But what to do after Wawa, which didn't get us near the end of the day? We drove eastward to the Freehold Raceway Mall, which is a fairly large shopping mall and a place I do go fairly often since it has that splendid combination of DVD stores, a Borders (and a Barnes and Noble across the highway), and an Apple store, and that means there's almost always something fresh that I find interesting. And I like the atmosphere of people being generally rather contented, or cheery.
We discovered too that the comic book shop which had been opposite the food court and which I'd found a reasonably healthy, shopper-friendly place had moved to temporary quarters in the food court wing. I like the new location but it turns out they're leaving the mall altogether and setting up in a strip mall down south a little. I hope I remember to ever stop in. In the meanwhile bunny_hugger and I compared various comic books, costumes, all sorts of things which we'd enjoyed as long ago as months in the past.
The real high point of the mall, though, is a two-deck carousel which has always been there but which I had never rode because I'd never had particular cause. bunny_hugger is among other things a carousel enthusiast, and I'd been promising to photograph it, but never managed to. This, then, gave the chance for her to take pictures of the ride, and to point out to me all sorts of interesting traits I'd never consciously noticed, such as the pivot system used to let the animals rise and fall, or that on the longer poles are little ``flower pots'' which themselves rotate while the carousel rotates.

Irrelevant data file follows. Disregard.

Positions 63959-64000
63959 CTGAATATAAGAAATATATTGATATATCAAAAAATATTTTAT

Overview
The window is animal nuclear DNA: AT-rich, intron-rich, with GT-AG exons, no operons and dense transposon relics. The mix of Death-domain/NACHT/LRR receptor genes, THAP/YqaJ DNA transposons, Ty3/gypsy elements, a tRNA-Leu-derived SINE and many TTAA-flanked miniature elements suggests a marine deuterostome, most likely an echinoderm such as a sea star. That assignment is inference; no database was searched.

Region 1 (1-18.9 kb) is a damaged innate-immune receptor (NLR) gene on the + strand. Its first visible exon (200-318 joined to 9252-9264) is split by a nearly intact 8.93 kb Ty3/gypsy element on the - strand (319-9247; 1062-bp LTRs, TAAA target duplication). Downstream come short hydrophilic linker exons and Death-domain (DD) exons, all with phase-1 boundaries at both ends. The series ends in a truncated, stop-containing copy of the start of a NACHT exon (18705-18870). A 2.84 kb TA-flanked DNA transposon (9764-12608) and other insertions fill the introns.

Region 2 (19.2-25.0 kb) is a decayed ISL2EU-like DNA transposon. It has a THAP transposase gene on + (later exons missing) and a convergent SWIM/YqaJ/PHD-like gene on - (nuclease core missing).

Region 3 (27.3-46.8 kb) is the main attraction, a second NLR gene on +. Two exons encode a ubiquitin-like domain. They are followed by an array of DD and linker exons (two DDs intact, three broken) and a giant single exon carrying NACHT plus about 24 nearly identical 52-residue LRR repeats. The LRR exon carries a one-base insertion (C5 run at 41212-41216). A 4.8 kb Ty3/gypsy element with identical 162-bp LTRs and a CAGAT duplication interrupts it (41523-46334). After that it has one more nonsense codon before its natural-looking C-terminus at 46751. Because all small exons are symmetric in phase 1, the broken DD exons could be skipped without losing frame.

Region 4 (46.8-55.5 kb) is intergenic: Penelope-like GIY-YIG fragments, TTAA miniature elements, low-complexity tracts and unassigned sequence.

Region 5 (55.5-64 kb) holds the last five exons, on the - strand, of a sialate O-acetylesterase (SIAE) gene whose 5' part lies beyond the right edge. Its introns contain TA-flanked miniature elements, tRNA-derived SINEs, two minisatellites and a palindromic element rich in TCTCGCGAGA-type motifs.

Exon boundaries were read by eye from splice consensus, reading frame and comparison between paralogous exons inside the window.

The carousel itself has an equestrian, horse-racing theme, which it turns out is rare -- apparently martial and hunting themes are common, but having the horses posed as if they were racing is less popular. That's counterintuitive to me, but I suppose carousel makers have a fair idea what the markets want. The raceway connection is because there is an actual horse-racing track across the highway and south of the Barnes and Noble. And a Chilis.
Trivia: On 31 July 1914 the London Stock Exchange announced it would suspend trading until further notice, the first time in history it had done so. Source: The Great Game, John Steele Gordon.
Currently Reading: The Go-Go Years: The Drama and Crashing Finale of Wall Street's Bullish 60s, John Brooks. Unanticipated consequences of learning more: the book is causing me to like H Ross Perot a bit. Specifically, allegedly, he was confronted with a bunch of late-60s protestors wanting donations to help fund the revolution, and Perot said, all right, what's the projected budget and how long is it going to take? They weren't expecting that answer, but what a great one to give.